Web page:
sealrite qsr first orderSealrite windows were made in a way that makes replacing the glass impossible.  How convenient!  For them, not for you.  Not since they are out of business!

Fenster now has an after-market, direct fit clad wood replacement sash to fit a sealrite window frame.  Our Quiksash line features solid pine wood with stainable/paintable interiors, lowE standard, or high performance lowE glass, and metal clad exteriors in three standard colors, or custom color match on minimum order quantities.

Do you have Sealrite Windows?

sealrite clad samplesealrite clad corner profile





Many clad wood windows look similar from the exterior.  Exactly why the Fenster Quiksash blends perfectly with many brands.  Sealrite Windows have a couple unique features to help identify them.  The vertical edge, or stile of the sash has a prominent rounded interior edge as seen in the photo above.  Also, the top and bottom of the sash, called the rail, has a pronounced rib that sticks out from the edge, also seen in the photo.

Fenster Quiksash is a simple and cost effective way to solve glass seal failure and hail damaged sealrite windows when compared to a full replacement window.  You now have options to repair only damaged windows with a direct fit after-market product avoiding a high priced full replacement or the disappointing switch to vinyl.

Looking for another brand?  We can help.  We currently have 12 Quiksash models available including Caradco, Rockwell, Pozzi, Norco, SNE, Windsor, and others.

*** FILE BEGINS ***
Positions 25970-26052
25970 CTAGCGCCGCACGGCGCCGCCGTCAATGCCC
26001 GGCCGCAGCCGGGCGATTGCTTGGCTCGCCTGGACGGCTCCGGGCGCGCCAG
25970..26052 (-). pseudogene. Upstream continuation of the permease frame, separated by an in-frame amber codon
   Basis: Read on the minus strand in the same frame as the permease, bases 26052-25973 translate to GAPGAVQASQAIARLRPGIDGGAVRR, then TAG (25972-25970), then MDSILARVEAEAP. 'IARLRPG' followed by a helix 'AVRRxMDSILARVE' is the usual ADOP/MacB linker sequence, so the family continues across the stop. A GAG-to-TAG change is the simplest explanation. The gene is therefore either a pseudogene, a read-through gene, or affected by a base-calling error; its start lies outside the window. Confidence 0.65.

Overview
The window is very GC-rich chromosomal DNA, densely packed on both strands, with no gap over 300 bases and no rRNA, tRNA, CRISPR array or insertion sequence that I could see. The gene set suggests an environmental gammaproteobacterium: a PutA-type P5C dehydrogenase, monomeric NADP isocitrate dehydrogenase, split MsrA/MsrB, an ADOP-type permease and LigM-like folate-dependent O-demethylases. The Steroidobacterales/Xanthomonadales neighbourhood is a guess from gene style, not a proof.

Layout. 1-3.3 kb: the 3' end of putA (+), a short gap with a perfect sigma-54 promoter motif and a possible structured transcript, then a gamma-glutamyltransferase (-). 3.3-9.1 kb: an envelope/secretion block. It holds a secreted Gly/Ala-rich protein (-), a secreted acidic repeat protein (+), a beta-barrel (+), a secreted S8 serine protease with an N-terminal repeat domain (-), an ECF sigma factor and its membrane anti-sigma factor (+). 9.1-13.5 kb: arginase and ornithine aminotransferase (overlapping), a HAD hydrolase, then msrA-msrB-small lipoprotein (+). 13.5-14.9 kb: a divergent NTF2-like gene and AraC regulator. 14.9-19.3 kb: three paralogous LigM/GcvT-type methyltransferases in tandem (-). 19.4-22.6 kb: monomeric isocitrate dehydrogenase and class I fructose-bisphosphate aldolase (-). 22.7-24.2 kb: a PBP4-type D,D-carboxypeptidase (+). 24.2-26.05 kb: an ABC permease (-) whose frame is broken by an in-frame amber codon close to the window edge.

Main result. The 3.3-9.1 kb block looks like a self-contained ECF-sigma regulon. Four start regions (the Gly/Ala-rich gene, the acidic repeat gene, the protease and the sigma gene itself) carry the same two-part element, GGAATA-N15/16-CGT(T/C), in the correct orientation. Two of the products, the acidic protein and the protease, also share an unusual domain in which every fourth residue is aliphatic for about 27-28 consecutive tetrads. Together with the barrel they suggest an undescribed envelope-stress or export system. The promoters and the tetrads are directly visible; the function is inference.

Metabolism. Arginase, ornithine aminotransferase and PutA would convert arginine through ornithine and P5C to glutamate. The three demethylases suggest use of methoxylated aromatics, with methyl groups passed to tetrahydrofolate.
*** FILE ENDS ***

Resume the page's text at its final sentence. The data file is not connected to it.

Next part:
We can still help, even if we currently don’t have your brand!  We can engineer a Quiksash model for practically any brand of clad casement sash with roll form clad exterior and guarantee the same fit, form and function of the original sash.  In most cases, our new Quiksash is better constructed with higher energy efficiency than your original window!

Hail Damage?  Seal Failure?  Wood Rot?  Look no further than Fenster Components for your sealrite windows, or many other brands of clad wood replacement sash.  Inquire today at or

Window repair-Why it works

Window Repair works for obvious reasons.  A new window salesman won’t tell you why.  For as many years as I’ve been in business, I’ve had folks ask, “How do I know this works?”  Well, somehow we’ve been making window parts for over fifteen years now, what do you think?

rockwell 2007

rockwell 2007 after


The obvious isn’t so obvious if you don’t have a “repair” mind-set.  If you’re a consumer conditioned to the modern disposable, instant gratification society, well then it makes perfect sense to tear out windows and start over.  From my perspective, it makes much more sense to repair, or what we like to call “replacement innovation” than to replacement the old with “new” with the expectation that the “new” is better.  Maybe?  The thought of window parts and pieces can be confusing.  We’re going to fix that later.  For now, let’s walk through a brief list of thought provokers and you decide.

  1. It’s cheaper!  I refuse to argue with the $189.00 vinyl window guys.  That is a sales pitch to get in the door.  No salesman will sell you a $189 window.  Obviously markets vary across the country, but a reputable, professional window company is going to run in the $700 per opening range for new vinyl windows.  A far cry from the billboard price.